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march madness

The National Collegiate Athletic Association (NCAA) Men's Division I Basketball Tournament is a single-elimination tournament played each spring in the United States, currently featuring 68 college basketball teams, to determine the national championship of the major college basketball teams. The tournament, organized by the National Collegiate Athletic Association (NCAA), was created during 1939 by the National Association of Basketball Coaches, and was the idea of Ohio State University coach Harold Olsen.[1] Played mostly during March, it is known informally as March Madness or the Big Dance, and has become one of the most famous annual sporting events in the United States. The NCAA has credited Bob Walsh of the Seattle Organizing Committee for starting the March Madness celebration during 1984.[2]

The tournament teams include champions from 32 Division I conferences (which receive automatic bids), and 36 teams which are awarded at-large berths. These "at-large" teams are chosen by an NCAA selection committee in a nationally televised event on the Sunday preceding the First Four play-in games, currently held in Dayton, Ohio, and dubbed Selection Sunday, as detailed below. The 68 teams are divided into four regions and organized into a single elimination "bracket", which pre-determines, when a team wins a game, which team it will face next. Each team is "seeded", or ranked, within its region from 1 to 16. After an initial four games between eight lower-ranked teams, the tournament occurs during the course of three weekends, at pre-selected neutral sites across the United States. Teams, seeded by rank, proceed through a single game elimination bracket beginning with a first round consisting of 64 teams, to a "Sweet Sixteen", and for the last weekend of the tournament, a Final Four. The Final Four is usually played during the first weekend of April. These four teams, one from each region (East, South, Midwest, and West), compete in one centralized location for the national championship.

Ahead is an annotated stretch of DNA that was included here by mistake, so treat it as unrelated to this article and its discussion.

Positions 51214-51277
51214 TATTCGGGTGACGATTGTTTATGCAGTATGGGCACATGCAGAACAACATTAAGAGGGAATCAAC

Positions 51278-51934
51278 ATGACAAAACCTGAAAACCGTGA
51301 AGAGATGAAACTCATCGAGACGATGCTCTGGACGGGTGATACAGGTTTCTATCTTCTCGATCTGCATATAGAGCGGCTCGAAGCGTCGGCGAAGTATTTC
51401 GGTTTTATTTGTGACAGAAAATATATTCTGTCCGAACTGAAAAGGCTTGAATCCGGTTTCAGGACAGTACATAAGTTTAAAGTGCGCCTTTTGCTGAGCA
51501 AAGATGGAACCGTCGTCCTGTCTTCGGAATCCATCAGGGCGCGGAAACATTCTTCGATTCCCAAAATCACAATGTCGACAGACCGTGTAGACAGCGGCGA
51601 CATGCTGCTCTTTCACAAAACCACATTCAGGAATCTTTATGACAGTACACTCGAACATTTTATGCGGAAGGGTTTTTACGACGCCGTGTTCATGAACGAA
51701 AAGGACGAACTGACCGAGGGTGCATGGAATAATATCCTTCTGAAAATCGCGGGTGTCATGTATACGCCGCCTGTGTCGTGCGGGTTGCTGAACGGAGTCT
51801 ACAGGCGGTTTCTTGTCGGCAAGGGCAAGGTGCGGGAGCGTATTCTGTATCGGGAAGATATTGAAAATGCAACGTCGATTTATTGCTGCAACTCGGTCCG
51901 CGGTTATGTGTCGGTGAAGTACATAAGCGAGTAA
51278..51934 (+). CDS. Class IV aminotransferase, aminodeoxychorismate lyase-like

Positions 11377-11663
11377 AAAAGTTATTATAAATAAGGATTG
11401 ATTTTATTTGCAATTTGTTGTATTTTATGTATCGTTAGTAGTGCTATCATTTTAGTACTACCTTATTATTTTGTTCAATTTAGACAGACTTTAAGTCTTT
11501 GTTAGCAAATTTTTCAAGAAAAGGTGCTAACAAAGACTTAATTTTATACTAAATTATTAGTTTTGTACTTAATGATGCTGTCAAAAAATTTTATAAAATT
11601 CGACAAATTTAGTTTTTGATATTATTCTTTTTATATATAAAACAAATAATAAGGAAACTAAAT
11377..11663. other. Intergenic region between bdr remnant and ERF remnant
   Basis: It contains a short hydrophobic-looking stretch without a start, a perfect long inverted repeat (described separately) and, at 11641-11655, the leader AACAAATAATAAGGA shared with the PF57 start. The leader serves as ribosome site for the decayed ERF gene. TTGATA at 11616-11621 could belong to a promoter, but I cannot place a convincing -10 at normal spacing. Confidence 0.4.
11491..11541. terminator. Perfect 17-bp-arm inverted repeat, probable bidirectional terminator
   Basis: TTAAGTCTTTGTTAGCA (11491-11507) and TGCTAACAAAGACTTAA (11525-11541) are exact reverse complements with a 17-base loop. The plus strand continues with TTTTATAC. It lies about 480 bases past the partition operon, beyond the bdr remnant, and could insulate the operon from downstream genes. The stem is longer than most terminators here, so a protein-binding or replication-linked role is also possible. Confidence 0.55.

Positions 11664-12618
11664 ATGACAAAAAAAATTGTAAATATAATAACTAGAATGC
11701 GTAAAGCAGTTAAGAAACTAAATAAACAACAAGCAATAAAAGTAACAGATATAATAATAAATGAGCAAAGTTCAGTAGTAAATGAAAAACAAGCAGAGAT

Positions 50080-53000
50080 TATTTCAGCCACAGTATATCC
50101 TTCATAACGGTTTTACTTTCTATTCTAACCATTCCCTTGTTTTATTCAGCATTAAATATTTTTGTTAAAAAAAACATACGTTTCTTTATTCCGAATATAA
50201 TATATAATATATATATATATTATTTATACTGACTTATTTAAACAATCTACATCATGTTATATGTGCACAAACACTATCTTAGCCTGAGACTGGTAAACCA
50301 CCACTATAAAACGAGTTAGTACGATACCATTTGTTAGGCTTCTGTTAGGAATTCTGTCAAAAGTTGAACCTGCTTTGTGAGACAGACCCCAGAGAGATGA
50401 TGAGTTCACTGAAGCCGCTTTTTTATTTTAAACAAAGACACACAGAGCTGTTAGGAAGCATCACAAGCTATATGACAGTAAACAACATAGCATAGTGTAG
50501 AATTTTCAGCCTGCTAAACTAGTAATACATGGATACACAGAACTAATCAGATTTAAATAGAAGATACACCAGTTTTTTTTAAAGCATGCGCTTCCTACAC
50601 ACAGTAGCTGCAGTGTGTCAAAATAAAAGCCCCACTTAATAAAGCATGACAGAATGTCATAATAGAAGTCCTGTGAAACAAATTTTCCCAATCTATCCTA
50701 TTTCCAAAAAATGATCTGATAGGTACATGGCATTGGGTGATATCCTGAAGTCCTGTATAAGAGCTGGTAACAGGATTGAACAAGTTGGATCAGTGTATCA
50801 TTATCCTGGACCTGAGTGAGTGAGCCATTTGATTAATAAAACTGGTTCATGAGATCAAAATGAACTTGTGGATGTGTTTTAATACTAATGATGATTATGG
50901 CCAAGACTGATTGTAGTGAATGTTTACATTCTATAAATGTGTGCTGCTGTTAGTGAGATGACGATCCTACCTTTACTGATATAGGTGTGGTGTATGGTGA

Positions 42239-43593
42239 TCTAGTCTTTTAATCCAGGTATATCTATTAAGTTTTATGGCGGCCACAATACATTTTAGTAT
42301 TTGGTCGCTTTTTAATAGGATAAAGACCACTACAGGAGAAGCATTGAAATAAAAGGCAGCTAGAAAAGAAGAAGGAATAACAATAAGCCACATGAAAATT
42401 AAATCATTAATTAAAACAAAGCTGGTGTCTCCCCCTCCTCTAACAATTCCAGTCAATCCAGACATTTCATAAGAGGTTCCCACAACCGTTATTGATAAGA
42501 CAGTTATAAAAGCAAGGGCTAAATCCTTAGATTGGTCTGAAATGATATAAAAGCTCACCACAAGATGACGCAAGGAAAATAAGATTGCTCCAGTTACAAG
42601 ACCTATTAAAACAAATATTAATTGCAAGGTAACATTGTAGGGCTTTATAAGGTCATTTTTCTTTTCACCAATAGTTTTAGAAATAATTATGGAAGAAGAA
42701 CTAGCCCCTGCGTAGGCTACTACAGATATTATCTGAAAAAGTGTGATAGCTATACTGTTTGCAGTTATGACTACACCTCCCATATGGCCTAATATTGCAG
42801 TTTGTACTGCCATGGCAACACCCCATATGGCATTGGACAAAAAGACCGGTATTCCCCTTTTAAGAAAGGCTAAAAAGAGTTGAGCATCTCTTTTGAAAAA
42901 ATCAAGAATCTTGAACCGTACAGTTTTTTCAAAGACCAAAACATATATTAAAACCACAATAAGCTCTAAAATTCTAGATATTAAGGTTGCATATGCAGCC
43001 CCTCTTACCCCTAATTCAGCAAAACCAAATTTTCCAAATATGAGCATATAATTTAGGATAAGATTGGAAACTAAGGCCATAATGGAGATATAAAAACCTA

The tournament has been at least partially televised since 1969.[3] Currently, the games are broadcast by CBS, TBS, TNT, and truTV by the trade-name NCAA March Madness. Since 2011, all games are available for viewing nationwide and internationally, such as in the Philippines and Canada. As television coverage has grown, so too has the tournament's popularity. Currently, millions of Americans fill out a bracket,[4] attempting to correctly predict the outcome of all 67 games of the tournament.

With 11 national titles, UCLA has the record for the most NCAA Men's Division I Basketball Championships; John Wooden coached UCLA to 10 of its 11 titles. The University of Kentucky is 2nd, with 8 national titles, while the University of North Carolina, Duke University, and Indiana University are tied for 3rd with 5 national titles. The University of Connecticut is 6th with 4 national titles. After that the University of Kansas and University of Louisville are tied with 3 championships. Since 2000, Duke and Connecticut have each won three championships; Florida and North Carolina have won two championships; Maryland, Michigan State, and Syracuse, among others, have each won one championship.